(The weekend reflection is posted early because this blogger with be away overnight celebrating my "oldest" brother's 65 birthday, returning tomorrow in time for a meeting and then Saturday confessions and the vigil Mass where he assists.  The reflection for Friday follow just beneath this entry.)

Faith!  What is this reality we call faith?  One prominent  preacher of the 20th century once described faith not as something we get.  It is, rather, something that we have.  Perhaps it is this differentiation that makes faith somewhat confusing in our lives.

In the first reading from Habakkuk, we hear a frustrated man describe his and the peoples’ faith as withered, dormant and shrived.  Ultimately he comes to recognize faith as “the God-breathed nature of being a human being.  We don’t get it.  We have it within us because of God’s creative act.

In the second reading, Paul writes to Timothy about his faith as “a faith that lived first in your grandmother Lois and your mother Eunice and now, I am sure, lives in you.”  Faith is something Timothy had, something inherited from him parents and grandparents.

So, it is not unexpected that the disciples who had been following Jesus for some time would say to him “Increase our faith.”  It was not a request for faith but rather a petition for an increase of faith, a deeper understanding of what faith is.

Now let’s consider what Jesus said in reply.  He likens faith to a mustard seed to teach that even the smallest amount of faith can do wonders.  That said, however, it is interesting that Jesus uses what truly is a strange image.  If you have faith, you can order that mulberry tree that you see there to be uprooted and replanted on the bottom of the sea.  Now stop for a moment.  How long would a mulberry tree last, planted on the bottom of the sea?  Before long it would, you might say, drown!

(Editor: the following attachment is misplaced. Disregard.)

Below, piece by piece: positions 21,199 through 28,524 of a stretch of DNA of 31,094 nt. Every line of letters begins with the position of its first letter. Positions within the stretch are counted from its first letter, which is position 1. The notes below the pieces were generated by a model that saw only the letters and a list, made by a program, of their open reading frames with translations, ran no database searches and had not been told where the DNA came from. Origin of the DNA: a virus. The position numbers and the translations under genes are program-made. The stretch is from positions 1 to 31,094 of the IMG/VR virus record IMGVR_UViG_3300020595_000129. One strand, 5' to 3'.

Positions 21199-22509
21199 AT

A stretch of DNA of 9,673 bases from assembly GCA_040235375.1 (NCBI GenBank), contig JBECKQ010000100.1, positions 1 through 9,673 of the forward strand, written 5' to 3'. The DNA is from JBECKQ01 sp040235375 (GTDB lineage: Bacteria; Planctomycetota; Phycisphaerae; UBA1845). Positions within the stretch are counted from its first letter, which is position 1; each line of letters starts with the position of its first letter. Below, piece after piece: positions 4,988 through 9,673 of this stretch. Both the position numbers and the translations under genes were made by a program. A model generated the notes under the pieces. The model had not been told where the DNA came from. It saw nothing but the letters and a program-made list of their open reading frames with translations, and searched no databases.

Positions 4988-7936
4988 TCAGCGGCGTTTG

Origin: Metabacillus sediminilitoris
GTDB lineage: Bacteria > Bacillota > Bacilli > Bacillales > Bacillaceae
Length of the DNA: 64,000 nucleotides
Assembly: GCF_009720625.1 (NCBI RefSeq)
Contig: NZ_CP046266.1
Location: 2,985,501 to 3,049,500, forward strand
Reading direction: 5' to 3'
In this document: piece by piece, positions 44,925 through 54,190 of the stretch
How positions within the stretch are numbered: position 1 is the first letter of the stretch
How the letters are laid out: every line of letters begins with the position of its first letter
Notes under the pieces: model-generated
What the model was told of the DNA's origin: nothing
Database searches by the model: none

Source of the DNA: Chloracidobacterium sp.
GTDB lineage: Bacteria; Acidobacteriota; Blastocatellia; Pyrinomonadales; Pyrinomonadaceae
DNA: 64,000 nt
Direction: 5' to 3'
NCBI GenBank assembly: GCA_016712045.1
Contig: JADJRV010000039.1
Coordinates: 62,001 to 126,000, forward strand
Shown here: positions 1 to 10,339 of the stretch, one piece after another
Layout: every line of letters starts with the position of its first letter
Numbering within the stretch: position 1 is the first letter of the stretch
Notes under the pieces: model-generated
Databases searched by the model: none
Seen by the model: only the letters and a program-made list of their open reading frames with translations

Jesus is teaching the disciples that faith is not like a magic show.  Tap the talk black hat with a small baton and “Poof,” out comes a rabbit.  Wizardry is not what Jesus is teaching.  Rather, he is trying to teach that faith is a reality in each person and when it is called upon we draw remarkable power from it.

Some scripture scholars describe faith as a birthright.  As a human being made in the image and likeness of God, having within us the very being of God is to be one of God’s creatures with a characteristic faith.  Take examples of our different kinds of faith:  (1) taking that first step as a child into the awaiting arms of a proud parent; (2) putting your feet on the floor first thing in the morning, trusting that the sun is or soon will be bringing warmth to our part of the world; (3) exhausted and unemployed parents believing their search efforts for a job will be fulfilled; and (4) the confidence that a patient has in his/her surgeon as conscious awareness fades away into sleep on an operating table.  Faith can be found in so many places of our lives.  It is a birthright.

Faith, when considered carefully and prayerfully, can be likened to the smallest particle of nature which explodes into a reality so many times larger and providing so much for others.  Imagine the power of even the slightest wind that propels the blades of a windmill that lights an entire city.